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I am scanning a directory of files and want to add them to a database. I have two variants:

for file in walk(basedir):
    files.append(file)
for file in files:
    add_to_database(file)

versus

for file in walk(basedir):
    add_to_database(file)

The former has the advantage that if both the database and the scanned dir reside on the same physical disk, jumping between two locations on disk (assuming spindels) is avoided and thus should be faster, at the cost of additional memory consumption.

The latter is much shorter. I am tending towards the latter, adding a note that the database should not reside on the same disk as the scanned dir.

Any thoughts on this?

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    In client server programming you shouldn't care about where the dabatase is phisically stored. Commented Mar 23, 2015 at 18:44

2 Answers 2

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Premature optimization is the root of all evil. -- Donald Knuth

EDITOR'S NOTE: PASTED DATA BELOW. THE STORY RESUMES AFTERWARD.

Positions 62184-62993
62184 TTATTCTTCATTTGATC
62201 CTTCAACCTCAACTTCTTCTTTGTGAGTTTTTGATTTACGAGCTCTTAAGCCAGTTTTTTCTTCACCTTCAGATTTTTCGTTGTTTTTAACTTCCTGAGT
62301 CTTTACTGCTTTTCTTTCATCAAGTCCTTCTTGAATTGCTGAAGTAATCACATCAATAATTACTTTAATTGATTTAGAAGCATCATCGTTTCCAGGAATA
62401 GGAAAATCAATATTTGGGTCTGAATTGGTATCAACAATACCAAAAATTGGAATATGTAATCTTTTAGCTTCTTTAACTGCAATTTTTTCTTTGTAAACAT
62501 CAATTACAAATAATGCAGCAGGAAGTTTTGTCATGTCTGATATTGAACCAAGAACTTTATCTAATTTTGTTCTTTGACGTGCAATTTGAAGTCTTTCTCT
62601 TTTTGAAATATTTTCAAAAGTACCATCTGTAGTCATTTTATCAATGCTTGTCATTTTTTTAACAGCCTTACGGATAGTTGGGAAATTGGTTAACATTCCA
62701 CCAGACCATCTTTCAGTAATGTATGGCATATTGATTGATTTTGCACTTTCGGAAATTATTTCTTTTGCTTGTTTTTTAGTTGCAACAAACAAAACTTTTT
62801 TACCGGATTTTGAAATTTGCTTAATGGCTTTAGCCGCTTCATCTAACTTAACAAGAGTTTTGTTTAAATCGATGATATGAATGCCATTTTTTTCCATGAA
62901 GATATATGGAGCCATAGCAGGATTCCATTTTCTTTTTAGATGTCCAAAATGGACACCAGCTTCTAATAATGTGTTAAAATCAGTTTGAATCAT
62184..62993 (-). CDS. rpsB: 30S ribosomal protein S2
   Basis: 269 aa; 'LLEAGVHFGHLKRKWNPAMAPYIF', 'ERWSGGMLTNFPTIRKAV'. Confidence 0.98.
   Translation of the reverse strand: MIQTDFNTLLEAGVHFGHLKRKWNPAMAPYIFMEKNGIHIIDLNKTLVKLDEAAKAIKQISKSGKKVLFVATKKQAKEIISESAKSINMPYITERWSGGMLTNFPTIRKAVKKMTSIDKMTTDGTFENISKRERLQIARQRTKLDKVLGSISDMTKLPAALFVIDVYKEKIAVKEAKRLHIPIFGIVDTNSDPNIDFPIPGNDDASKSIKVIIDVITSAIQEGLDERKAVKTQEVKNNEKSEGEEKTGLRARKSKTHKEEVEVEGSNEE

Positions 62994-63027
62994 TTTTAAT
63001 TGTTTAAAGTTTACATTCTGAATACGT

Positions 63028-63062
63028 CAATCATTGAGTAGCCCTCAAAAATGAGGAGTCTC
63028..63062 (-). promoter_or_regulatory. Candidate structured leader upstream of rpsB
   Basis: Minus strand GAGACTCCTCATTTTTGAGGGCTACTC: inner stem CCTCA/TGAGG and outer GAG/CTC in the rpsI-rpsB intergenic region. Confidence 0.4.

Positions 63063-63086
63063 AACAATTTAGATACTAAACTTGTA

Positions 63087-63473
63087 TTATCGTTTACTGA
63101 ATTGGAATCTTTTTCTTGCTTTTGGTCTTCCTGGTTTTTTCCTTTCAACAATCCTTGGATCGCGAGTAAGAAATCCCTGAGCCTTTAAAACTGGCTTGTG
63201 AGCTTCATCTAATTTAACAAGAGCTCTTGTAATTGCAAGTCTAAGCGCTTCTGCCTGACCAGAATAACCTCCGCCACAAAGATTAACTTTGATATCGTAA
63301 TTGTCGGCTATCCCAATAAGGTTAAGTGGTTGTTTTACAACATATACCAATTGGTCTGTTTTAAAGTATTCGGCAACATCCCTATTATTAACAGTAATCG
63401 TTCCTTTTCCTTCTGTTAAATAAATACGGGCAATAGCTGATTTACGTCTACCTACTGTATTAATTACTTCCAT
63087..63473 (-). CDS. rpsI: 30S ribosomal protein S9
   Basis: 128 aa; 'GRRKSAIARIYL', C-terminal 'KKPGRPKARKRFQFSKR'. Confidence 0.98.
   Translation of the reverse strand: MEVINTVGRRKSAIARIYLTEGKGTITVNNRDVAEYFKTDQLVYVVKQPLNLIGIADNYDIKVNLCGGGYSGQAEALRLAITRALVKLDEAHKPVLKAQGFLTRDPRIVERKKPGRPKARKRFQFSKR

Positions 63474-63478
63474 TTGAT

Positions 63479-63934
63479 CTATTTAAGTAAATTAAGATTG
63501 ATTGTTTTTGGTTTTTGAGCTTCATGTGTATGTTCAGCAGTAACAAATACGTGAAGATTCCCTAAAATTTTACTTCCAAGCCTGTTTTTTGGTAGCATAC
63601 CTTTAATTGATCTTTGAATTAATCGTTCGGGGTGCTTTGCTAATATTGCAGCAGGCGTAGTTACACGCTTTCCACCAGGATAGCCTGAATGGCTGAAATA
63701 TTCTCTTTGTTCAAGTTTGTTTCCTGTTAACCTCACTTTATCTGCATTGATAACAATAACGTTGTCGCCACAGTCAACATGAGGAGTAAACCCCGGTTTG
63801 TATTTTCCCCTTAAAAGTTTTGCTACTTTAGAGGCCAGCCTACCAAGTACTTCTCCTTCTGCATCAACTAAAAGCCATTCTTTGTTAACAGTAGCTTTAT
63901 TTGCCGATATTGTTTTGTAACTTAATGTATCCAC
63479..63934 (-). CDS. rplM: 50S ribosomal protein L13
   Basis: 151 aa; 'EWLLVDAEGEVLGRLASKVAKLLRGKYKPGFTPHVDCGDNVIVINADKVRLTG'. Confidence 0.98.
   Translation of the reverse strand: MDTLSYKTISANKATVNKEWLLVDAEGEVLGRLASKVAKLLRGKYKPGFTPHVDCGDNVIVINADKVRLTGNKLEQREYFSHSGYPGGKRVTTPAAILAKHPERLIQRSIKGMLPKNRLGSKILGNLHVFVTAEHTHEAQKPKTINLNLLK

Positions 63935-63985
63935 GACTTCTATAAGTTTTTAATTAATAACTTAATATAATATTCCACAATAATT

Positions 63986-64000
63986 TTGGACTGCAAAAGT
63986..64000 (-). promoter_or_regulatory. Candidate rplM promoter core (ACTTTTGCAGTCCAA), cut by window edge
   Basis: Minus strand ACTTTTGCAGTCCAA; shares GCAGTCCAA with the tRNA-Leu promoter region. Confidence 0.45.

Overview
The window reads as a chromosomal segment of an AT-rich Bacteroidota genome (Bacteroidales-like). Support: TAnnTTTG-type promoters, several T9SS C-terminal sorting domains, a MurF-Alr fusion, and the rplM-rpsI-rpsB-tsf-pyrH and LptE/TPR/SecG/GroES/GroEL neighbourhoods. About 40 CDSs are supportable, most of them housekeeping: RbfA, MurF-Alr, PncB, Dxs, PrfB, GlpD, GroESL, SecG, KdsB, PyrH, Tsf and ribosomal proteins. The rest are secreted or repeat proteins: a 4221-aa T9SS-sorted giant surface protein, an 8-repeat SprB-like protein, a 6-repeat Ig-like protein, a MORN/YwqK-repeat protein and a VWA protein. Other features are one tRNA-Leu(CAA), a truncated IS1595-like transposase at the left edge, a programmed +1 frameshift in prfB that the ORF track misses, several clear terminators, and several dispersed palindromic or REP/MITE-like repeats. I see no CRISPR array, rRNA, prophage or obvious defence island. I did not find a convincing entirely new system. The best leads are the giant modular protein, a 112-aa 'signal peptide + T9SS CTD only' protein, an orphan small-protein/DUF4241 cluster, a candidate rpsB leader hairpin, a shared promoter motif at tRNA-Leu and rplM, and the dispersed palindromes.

Any decent operating system is going to solve the jumping-around problem for you, using memory caches of disk blocks. Solving that problem by accumulating an unnecessary list of filenames creates a new problem of memory consumption - how well will the first version work with 50,000,000 files? Forget the note, unless your performance tests actually demonstrate a significant impact.

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The core concern here should probably not be disk costs, but correctness and intent.

If you intend to do more than just insertion of the files in the list, you may want to prefer the accumulate-then-insert solution, as that gives you a consistent list of files to do further work with. It also lets you use bulk insertion functionality to your database instead of inserting exactly one file at a time. This also limits the duration of transactions and locks, as the insertion phase is separated from the gather phase.

If you on the other hand interleave calls, the database starts working earlier. A highly efficient approach would be to run two tasks, one that generates a sequence of entries for the other to consume as it goes, as slack in the generation can be buffered in the sequence.

In the end, just misquote Knuth and do what works. It's probably not a bottleneck.

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